Cat obesity is important to address, and quickly, as it is associated with real risks. Obese cats are at a greater risk for many diseases like diabetes, liver disease, arthritis, urinary problems, lameness, pancreatitis and GI diseases of all types, and skin problems such as dandruff. Fat cats also experience a decreased quality of life and even an increased possibility of cancer.

The best way to treat obesity in pets is to prevent it from the beginning. It may be fun to feed your cat treats or table scraps, but it’s best to limit treats and also confine your cat’s diet to cat food, and in the portions recommended on the back of the bag. When feeding cats dry food, don’t free feed, leaving your cat to decide how much to eat and when. Indoor animals in particular can become bored and snack as a way to cope. Instead, be sure to use a measuring cup to help ensure portion control. With wet food, your strategy should depend on the food itself. If you’re feeding your cat a stew-like food, measure it out by weight into your cat’s bowl with a kitchen scale, and with a wet food use a butter knife to mark portions before you scoop.

It’s also a good idea to look at the ingredients in your cat’s diet. Cats are carnivores, meaning meat is hugely important to their diets. Your housecat may enjoy bread, vegetables, or other snacks, but in the wild their diet would be primarily protein: rodents, birds, bugs. A high-quality food for cats will have meat as its primary ingredient. There are so many brands out there these days that make a lot of different claims. Talk to your Cherry Hill veterinarian for advice on your pet’s particular needs based on age, lifestyle, and health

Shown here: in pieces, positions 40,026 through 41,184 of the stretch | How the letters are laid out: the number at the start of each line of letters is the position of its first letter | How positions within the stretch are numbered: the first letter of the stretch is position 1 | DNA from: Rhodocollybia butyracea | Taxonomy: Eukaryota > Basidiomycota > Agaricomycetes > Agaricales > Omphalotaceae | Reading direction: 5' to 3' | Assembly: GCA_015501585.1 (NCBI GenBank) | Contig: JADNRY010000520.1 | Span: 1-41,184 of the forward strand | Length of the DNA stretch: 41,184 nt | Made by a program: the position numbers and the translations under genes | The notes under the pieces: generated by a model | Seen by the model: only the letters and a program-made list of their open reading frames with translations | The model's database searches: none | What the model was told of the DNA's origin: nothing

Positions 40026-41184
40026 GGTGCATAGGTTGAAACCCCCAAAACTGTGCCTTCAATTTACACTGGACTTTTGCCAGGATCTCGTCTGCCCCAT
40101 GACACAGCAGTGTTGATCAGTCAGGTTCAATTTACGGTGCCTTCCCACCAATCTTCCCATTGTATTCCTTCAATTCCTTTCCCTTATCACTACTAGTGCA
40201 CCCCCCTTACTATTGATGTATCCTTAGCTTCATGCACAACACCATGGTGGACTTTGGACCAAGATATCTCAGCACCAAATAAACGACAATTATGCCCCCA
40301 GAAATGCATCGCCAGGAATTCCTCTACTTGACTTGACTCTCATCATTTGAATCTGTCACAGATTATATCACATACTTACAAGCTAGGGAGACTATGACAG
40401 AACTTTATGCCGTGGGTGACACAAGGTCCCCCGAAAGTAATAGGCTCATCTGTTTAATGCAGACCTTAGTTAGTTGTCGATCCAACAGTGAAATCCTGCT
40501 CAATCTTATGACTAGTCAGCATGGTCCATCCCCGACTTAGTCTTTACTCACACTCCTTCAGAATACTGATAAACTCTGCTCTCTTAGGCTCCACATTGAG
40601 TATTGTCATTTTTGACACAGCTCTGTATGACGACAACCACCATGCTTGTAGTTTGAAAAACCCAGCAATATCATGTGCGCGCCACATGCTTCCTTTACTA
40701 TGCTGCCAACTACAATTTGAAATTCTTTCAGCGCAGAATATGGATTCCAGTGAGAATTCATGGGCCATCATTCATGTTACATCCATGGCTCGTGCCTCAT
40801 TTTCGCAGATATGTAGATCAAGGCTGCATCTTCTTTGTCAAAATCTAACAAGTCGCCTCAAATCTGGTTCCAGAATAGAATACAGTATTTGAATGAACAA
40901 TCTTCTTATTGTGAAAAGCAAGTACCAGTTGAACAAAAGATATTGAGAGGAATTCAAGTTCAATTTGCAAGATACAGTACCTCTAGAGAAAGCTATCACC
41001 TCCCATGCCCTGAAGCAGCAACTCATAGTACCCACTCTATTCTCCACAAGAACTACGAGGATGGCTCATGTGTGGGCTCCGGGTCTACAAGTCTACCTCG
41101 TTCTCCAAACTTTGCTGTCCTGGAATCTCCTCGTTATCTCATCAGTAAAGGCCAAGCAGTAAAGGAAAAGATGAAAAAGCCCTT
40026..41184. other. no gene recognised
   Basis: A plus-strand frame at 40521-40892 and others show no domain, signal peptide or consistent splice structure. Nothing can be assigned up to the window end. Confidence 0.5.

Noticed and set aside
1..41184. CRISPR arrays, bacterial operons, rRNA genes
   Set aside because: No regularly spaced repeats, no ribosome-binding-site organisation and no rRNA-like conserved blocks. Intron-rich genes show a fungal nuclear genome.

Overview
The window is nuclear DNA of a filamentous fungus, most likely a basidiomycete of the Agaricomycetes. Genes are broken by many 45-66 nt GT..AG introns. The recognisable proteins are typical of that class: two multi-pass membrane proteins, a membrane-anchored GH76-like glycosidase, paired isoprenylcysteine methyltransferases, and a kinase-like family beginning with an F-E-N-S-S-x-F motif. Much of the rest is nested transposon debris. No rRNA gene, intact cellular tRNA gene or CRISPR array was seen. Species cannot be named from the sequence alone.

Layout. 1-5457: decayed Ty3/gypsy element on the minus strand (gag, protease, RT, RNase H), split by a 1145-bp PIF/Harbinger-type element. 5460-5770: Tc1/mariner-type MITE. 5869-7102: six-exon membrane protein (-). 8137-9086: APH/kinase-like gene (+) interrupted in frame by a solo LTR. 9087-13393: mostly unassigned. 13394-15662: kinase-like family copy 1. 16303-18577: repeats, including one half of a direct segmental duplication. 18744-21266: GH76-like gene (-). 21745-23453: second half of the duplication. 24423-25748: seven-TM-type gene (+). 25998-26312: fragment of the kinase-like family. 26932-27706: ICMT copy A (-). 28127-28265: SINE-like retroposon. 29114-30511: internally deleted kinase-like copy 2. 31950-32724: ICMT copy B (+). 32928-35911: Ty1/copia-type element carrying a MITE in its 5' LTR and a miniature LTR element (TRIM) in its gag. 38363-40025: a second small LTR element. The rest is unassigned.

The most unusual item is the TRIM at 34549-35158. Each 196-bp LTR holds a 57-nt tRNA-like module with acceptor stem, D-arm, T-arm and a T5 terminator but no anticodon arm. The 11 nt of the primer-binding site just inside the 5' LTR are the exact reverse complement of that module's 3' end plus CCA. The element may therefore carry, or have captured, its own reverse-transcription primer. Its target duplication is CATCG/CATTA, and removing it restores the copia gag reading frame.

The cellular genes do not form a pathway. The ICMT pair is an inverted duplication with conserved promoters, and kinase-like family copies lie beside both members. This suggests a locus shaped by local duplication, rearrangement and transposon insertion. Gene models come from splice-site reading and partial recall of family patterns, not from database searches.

Cherry Hill Animal Hospital offers dietary counseling and weight management services to help cat owners keep their cats at a healthy weight.

It’s best to make an appointment before making any radical changes to your cat’s diet. Your veterinarian will help you discuss your cat’s needs from a dietary standpoint, and help you understand the most important parts of your cat’s diet. But, as with any weight loss program, slow and steady wins the race. Dramatically reducing your cat’s diet can lead to unintended consequences in the form of other illnesses. It’s best to gradually reduce your pet’s intake, and manage your expectations.

It can take up to a year to safely see the results you want when it’s time to introduce weight management into your cat’s life. But it’s best to forge ahead and then stick with those healthy changes. While in the short term your cat may miss table scraps and a full food dish, in the long term it will be much better off spending longer, healthier years with you. An agile, active cat is a happy cat!

If you’re looking for a Cherry Hill veterinarian in Camden County, consider Cherry Hill Animal Hospital. We are a Fear Free-certified clinic and would love to discuss your cat’s health and well-being, including any weight issues, with you. Phone (856) 325-2100 for veterinary care in Cherry Hill.